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HIS H467QT512P CrossFire (Radeon HD 4670, 2 x 512 MB, CF)

Roundup: Mainstream Graphics Cards From ATI And Nvidia
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To see all the photos in our gallery for this card, click the image below.

Thanks to a dual delivery from HIS, we were also able to test performance with a pair of its IceQ-equipped Radeon HD 4670s, using two flexible bridge connectors to create a CrossFire configuration. Thanks to its dual-GPU horsepower , this configuration is actually able to compete against a Radeon HD 4850, GeForce 9800+ GTX, and GeForce GTS 250.

As mentioned, the GPU clock speed of each board is boosted slightly to 780 MHz instead of the reference 750 MHz setting, which increases the overall performance of a single card by 1.5%. The increase in benchmark scores in CrossFire is much more pronounced, as a second GPU boosts the numbers by nearly 90%. Nearly all games played through smoothly. It took applying 8x AA before the cards started to lag a bit. With Far Cry 2 at 1920x1200 and with 8x AA, the card could only crank out 17.2 FPS.

The prevailing prejudice against multiple graphics processors in a CrossFire configuration has been mitigated somewhat, thanks to improved support and optimization for ATI GPUs in more games and drivers. But the combination of two Radeon HD 4670 cards does enjoy a couple of advantages vis-à-vis dual-GPU cards or a giant high-performance graphics card—two Radeon HD 4670 cards remain very quiet at 37.3 dB(A) (even under heavy load), and when their ability to service the latest 3D engines falls behind, you’ll have two energy-efficient and quiet graphics cards that can make themselves comfortably at home in an office computer or a home-theater PC (HTPC).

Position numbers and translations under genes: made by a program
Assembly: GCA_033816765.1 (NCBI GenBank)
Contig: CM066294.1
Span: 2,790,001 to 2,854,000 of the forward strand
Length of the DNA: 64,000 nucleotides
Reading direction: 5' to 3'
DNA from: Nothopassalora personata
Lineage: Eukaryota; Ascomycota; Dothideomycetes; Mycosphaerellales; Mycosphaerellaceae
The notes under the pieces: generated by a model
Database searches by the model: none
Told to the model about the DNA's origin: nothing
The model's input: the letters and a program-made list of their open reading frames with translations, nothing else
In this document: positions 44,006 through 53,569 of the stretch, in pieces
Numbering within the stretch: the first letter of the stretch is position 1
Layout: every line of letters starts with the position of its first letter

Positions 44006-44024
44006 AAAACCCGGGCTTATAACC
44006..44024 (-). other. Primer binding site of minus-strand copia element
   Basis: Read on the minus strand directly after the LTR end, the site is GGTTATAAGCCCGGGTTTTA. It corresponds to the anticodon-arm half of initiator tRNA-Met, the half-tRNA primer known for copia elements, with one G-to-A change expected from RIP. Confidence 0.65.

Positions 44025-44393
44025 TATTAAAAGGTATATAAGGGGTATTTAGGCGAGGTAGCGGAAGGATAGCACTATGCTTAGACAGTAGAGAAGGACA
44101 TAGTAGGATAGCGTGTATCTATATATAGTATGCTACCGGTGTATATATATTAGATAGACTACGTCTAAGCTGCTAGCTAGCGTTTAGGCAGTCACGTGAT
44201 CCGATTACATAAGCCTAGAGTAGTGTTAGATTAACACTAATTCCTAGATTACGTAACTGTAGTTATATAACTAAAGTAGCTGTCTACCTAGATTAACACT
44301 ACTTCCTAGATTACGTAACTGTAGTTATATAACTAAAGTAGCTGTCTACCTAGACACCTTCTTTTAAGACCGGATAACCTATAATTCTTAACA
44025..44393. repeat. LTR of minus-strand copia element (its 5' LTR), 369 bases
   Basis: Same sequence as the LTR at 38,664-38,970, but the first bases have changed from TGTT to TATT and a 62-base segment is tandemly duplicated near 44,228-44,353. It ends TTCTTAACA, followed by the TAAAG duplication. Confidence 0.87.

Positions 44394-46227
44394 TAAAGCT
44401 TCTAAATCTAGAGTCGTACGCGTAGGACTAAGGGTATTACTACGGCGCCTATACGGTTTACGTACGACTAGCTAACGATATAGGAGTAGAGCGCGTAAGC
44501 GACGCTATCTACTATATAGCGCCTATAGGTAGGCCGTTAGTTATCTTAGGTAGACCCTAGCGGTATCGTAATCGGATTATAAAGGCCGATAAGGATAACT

The principle CrossFire card’s narrow profile is very handy because it is completely covered by the second card’s circuit board. The temperature does jump from 71° to 79° C in a dual-card configuration under heavy 3D load, but this remains within the comfort range for the cooling fan, which continues to operate at 30% of its full duty cycle, just as it does in single-card situations. The combination of the energy-efficient Radeon HD 4670 and the IceQ cooler from HIS is truly impressive, and even in a CrossFire configuration, it can still make excellent use of the capable fan and dedicated cooling channel. If you want to install a CrossFire rig, however, you must remember to purchase the CrossFire bridge connectors separately or make sure your motherboard comes with them, since HIS does not include them in the retail package.

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  • 1 Hide
    Bloodblender , August 10, 2009 6:06 AM
    All I can say is that Tom's recent articles have been an excellent read, and this exactly the stuff I (as well as many others) require for their research purposes. Keep up the great work!
  • 3 Hide
    dirtmountain , August 10, 2009 6:21 AM
    Nice article,very well done, but you need to show the 4670 in CF as costing $162, not $81 as shown in the final chart.